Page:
In Summer 2011 Penshaw Nursery & Tea Rooms was featured on Radio Newcastle. A live broadcast was aired during a busy mid-week morning at the site, and presenter Sue Sweeney commented on the 'Lovely pictures adorning the walls'. A nice piece of exposure for Ashley Corr Photography - can't be bad, eh.

So, if you're in the region and fancy taking the weight off ya feet, pop into Penshaw Tea Rooms - A room with a view. Oh, and don't forget to check out those frames on the wall (wink).

Later, Chaps and Chapesses

Friday, 25 November 2011

More Autumn Colours, 2011

As Autumn passes and December draws nearer, I'd like to share a few more colourful photo's that I took during a recent run-out with my camera. Four shots have been added to today's blog entry and they were mostly taken in Durham City, with the exception of one - St Peter's Church, Sunderland.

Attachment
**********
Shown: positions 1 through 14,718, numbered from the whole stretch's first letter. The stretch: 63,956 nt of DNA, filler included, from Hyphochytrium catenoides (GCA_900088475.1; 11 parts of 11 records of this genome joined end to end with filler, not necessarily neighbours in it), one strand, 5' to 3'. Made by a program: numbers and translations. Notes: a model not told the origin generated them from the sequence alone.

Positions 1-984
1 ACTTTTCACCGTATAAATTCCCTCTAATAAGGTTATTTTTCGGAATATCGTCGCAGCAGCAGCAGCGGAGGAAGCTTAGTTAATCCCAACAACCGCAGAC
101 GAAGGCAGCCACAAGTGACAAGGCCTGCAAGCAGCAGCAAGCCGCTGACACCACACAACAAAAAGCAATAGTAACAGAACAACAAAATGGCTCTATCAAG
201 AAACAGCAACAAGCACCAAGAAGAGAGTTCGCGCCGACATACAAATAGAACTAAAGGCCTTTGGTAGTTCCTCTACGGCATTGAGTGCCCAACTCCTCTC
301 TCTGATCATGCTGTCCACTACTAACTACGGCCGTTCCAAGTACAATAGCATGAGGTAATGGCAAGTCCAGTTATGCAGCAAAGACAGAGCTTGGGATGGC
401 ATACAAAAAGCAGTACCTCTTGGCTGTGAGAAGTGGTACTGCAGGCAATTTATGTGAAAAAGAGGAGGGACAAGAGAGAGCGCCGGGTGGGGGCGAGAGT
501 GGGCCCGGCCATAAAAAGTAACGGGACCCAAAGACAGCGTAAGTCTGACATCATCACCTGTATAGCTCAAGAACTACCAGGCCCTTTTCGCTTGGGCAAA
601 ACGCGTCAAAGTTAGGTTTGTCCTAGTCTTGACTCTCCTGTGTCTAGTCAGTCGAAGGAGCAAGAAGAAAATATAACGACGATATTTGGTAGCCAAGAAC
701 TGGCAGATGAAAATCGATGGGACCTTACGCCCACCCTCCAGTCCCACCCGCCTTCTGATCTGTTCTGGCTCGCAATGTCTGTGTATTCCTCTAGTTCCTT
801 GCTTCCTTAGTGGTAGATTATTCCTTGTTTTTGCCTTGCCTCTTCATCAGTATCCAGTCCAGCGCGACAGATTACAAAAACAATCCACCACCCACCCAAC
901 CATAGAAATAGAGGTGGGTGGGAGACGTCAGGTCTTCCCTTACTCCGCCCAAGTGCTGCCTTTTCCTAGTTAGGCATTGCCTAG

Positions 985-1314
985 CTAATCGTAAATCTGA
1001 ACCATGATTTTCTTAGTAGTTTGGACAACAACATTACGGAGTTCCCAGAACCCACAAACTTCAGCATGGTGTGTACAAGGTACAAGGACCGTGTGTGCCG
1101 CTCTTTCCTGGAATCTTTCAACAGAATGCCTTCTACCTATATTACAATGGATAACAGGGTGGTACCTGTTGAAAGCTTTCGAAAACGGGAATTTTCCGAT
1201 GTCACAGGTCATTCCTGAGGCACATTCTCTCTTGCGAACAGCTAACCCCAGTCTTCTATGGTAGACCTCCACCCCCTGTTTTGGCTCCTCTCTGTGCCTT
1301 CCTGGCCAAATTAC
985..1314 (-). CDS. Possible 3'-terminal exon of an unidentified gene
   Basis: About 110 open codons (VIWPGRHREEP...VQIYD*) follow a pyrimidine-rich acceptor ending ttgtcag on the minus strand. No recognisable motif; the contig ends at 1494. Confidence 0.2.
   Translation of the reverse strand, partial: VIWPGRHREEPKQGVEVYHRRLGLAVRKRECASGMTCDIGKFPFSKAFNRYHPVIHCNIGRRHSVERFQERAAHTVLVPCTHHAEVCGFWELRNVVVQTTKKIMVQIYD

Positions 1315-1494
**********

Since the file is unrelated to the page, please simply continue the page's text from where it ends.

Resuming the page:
Haway then, here's the first one. Nowt special, just a random shot that was taken as I walked through a wooded area in Durham City, in search of a vantage point on Whinney Hill that overlooked Durham's dramatic Cathedral. The sun shone brightly through the tree's as I headed up a steep wooded bank towards the top of the hill, on the outskirts of a built up residential area. There wasn't a cloud in the sky and the Autumn colours were well and truly on display, so it was now a case of leaving the woods behind and hunting down that vantage point. Before that though I took a couple of shots in the woods, especially as the floor was a carpet of golden brown. There were squirrel's everywhere, but photographing them was another matter of course - these creatures were hard to pin down with a lens, so I gave up the ghost after five minutes or so. Back to the task in hand - up the bank, over a stile, and into the pasture that became the place I'd been hunting down for the past 30 minutes or so.